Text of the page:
But, the fact is, the church’s fortunes are never hostage to the Spirit’s blessing of the evangelistic enterprise. Evangelism has never been the primary means of the church’s growth. As a matter of simple historical fact often and easily proved, evangelism has never been the main way in which the church has added numbers to her membership. Apart from those times and places when and where the gospel has first come to a people, evangelism – profoundly important as it is and as unquestionably the church’s sacred responsibility – the church’s growth has always come principally from the discipleship of her children. From the very first generation of post-apostolic Christianity – and that, remember, was a particularly fruitful period of evangelism – the church’s growth came in largest part through covenanted grace. By that phrase, “covenanted grace,” I mean God’s fulfillment of his ancient promise to be not only the God of believers but also the God of their children, a promise the fulfillment of which is suspended many times in the Bible on the faithful spiritual nurture or discipleship of those children in believing homes and in faithful churches. Most of the church’s membership, in every era and in every part of the world, was born into the church, baptized into its membership as infants, and raised in the faith of their parents which they came to embrace for themselves year by year and experience by experience. And I am not speaking of the nominal church – the church that baptizes but does not disciple in fidelity to Christ and his Word. I am speaking of the believing church, the faithful church, the evangelical church. And I am speaking of that church whatever its theology. It is as true of Baptist churches as it is of Presbyterian ones; of Pentecostal churches as it is of Episcopalian ones. It is the church’s children – however they are viewed, however God’s relationship to them is understood – who fill the pews of those churches in the succeeding generation, far more so than outsiders who have been won to the faith by evangelism.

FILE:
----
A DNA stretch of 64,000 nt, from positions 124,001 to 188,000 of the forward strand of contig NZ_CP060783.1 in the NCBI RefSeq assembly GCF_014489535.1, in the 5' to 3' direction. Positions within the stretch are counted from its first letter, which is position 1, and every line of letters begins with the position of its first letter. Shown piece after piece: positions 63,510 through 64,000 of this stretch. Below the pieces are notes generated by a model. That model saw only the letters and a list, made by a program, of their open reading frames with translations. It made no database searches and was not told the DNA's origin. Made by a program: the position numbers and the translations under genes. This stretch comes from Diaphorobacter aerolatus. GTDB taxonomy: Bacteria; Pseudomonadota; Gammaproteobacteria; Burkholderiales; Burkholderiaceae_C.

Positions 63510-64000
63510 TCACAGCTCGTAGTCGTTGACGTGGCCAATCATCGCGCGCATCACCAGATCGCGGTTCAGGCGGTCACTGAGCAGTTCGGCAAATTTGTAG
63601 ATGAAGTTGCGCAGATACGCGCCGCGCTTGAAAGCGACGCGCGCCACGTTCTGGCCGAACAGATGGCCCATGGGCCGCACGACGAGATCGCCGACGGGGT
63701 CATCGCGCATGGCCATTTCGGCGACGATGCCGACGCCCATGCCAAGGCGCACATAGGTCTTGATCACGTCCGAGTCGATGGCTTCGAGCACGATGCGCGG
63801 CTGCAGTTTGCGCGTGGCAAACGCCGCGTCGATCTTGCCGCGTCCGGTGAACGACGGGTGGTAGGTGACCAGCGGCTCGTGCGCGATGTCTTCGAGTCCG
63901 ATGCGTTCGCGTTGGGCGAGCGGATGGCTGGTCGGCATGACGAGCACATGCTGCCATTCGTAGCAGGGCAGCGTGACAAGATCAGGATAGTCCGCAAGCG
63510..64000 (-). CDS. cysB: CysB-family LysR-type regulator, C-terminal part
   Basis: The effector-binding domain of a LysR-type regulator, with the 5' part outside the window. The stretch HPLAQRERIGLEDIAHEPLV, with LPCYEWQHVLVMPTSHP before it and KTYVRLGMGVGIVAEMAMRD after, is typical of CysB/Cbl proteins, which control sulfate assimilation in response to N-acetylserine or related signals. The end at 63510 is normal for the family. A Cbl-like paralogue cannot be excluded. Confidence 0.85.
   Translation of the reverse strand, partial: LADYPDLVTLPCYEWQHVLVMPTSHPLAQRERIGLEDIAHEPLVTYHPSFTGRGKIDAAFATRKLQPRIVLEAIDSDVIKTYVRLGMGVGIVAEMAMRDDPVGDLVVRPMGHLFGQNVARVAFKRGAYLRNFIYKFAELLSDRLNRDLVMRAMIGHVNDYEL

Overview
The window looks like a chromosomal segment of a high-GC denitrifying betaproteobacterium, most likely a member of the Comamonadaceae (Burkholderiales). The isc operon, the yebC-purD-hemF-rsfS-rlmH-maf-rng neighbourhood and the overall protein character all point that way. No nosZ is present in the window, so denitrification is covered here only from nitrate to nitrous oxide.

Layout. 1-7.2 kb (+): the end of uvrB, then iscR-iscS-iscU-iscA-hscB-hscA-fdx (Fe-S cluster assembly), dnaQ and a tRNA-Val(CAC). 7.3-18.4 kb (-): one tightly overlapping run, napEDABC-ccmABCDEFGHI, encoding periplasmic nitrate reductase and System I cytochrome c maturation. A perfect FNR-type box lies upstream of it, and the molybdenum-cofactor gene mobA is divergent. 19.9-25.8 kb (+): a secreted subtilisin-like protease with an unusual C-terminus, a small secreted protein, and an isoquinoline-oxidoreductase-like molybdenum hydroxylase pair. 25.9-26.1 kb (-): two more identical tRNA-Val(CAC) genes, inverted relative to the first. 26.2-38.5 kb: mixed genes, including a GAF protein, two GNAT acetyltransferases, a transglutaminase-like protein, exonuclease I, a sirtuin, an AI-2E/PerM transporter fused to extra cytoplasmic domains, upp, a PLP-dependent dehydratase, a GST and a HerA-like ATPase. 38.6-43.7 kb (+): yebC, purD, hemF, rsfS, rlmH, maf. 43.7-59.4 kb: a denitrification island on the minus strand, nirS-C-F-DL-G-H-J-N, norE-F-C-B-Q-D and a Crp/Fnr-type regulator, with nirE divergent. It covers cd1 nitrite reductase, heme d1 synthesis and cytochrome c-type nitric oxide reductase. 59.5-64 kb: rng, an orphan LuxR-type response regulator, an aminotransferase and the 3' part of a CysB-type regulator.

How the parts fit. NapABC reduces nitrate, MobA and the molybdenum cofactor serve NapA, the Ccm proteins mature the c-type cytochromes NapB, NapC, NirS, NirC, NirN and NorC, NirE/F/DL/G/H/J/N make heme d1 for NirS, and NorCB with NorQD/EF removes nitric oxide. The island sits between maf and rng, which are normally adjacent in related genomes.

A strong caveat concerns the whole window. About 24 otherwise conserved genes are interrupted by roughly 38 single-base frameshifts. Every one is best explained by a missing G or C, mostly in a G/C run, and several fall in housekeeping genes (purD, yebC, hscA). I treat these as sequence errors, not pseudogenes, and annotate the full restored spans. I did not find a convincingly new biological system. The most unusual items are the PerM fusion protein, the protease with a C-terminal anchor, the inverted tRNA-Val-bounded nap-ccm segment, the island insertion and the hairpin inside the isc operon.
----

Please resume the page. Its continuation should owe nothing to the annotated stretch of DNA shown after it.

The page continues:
Every study indicates that the primary reason – so much so that it is often mistakenly suggested that it is the only reason – that evangelical churches are larger than liberal churches and often continue to grow, which liberal churches almost never do, is because the evangelical churches keep so many more of their children. There is nothing whatsoever surprising in that, or should not be: that is precisely what the Bible says ought to be the case!